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DOI: https://doi.org/10.4491/eer.2021.042
Burden of diseases in fifty-three urban agglomerations of India due to particulate matter (PM2.5) exposure
Pritanjali Shende1, and Asif Qureshi1,2
1Department of Civil Engineering, Indian Institute of Technology Hyderabad, Kandi, Sangareddy, TS 502285, India
2Department of Climate Change, Indian Institute of Technology Hyderabad, Kandi, Sangareddy, TS 502285, India
Corresponding Author: Pritanjali Shende ,Tel: +91 9309837045 , Email: ce16resch11001@iith.ac.in
Received: January 20, 2021;  Accepted: April 26, 2021.
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A nested 3d-chemical transport model, GEOS-Chem, was used to estimate the burden of disease (BoD) from PM2.5 exposure in fifty-three urban agglomerations (UAs) in India with population of 1 million or more, and the contribution of different chemical components to the PM2.5 burden in these locations. Premature mortality due to four diseases (ischemic heart disease, IHD, chronic obstructive pulmonary disease, COPD, stroke and lung cancer) caused by exposure to PM2.5 was estimated using an integrated exposure response function. The studied 53 UAs accounted for approximately 20% of the total premature mortality of 0.54 (0.45–0.63) million in India. Delhi had the maximum premature mortality (11945) followed by Kolkata (9204), Mumbai (8817), Bangalore (4528) Hyderabad (4157) and Chennai (3818). Premature mortality was 2% to 59% higher than the country average in model regions containing UAs. Contribution from different chemical components was in the order: organic carbon (18–30%) > NO3- (8–21%) > SO42- (5–16%) > NH4+ (6–9%) > black carbon (2.5–4%). Our estimates suggest policies targeting multiple compounds are required to achieve large reductions in PM2.5 pollution in urban regions.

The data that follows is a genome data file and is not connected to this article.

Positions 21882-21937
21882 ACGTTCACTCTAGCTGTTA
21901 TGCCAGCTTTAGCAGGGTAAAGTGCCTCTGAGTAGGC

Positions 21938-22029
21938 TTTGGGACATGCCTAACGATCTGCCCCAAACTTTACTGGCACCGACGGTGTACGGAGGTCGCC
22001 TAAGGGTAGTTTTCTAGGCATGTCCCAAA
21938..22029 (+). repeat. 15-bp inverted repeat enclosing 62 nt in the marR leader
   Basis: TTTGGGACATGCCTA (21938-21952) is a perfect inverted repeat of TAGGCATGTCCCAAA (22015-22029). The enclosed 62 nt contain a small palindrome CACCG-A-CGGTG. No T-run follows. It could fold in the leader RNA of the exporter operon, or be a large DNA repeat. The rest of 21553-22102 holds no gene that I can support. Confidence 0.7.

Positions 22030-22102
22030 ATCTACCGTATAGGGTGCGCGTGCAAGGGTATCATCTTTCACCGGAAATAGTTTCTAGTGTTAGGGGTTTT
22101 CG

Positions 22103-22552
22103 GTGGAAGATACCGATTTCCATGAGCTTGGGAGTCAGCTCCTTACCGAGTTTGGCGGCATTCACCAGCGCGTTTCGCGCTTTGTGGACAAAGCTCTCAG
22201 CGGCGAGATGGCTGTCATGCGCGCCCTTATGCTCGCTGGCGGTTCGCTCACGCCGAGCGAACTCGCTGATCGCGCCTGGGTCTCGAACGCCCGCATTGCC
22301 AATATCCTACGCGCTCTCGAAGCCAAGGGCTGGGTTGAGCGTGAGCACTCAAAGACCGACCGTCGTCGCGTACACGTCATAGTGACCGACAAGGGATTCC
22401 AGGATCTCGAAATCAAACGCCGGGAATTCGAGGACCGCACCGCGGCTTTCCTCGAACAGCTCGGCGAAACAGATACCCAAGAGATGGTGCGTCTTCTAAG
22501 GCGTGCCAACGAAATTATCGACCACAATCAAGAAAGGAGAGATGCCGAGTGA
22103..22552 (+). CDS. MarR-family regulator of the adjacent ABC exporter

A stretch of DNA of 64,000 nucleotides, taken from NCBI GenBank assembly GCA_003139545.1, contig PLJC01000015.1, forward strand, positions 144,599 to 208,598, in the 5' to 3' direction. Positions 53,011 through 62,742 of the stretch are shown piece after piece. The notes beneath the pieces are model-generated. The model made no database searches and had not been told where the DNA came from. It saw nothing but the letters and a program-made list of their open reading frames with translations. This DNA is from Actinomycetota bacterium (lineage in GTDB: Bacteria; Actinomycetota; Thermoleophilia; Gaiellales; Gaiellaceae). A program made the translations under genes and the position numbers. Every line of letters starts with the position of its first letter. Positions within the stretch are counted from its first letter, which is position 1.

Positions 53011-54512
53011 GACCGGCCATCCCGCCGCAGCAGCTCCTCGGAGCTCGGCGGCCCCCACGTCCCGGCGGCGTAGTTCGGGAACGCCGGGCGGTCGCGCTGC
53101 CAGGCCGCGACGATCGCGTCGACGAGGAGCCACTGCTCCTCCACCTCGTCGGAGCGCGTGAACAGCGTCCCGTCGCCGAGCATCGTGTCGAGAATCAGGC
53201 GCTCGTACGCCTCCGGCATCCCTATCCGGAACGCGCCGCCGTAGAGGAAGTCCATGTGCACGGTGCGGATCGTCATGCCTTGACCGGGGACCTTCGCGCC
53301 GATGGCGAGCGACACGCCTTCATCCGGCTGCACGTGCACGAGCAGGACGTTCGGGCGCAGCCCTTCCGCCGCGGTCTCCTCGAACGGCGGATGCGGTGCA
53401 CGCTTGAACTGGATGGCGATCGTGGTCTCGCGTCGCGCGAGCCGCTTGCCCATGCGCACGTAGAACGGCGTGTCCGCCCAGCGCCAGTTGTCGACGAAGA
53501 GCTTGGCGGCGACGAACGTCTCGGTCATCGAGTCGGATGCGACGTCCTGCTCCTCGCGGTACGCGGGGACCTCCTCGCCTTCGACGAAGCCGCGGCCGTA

Keywords: GEOS-Chem model | India | PM2.5 exposure | Premature mortality | Urban agglomeration
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